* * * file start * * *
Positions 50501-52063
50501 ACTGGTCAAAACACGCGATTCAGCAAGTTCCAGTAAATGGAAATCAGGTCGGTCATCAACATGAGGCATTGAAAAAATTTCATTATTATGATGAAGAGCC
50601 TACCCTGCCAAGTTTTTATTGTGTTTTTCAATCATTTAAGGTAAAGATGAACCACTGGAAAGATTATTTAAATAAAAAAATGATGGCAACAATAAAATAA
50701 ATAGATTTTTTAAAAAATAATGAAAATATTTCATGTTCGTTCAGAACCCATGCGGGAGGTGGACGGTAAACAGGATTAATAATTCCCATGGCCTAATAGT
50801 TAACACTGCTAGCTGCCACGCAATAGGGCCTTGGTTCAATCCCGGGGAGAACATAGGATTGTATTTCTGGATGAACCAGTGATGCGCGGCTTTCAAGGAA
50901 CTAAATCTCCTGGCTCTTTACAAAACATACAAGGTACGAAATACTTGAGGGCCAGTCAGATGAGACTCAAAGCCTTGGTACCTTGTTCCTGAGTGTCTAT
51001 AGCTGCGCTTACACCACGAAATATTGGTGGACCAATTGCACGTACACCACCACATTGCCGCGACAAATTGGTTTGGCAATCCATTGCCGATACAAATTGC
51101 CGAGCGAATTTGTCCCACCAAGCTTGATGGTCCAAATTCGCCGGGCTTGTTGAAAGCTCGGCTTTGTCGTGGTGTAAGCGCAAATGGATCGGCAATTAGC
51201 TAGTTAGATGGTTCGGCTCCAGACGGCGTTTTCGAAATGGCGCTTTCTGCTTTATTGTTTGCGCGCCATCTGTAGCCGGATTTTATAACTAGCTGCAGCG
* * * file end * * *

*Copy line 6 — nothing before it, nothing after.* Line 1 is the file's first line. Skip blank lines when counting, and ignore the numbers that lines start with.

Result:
50901 CTAAATCTCCTGGCTCTTTACAAAACATACAAGGTACGAAATACTTGAGGGCCAGTCAGATGAGACTCAAAGCCTTGGTACCTTGTTCCTGAGTGTCTAT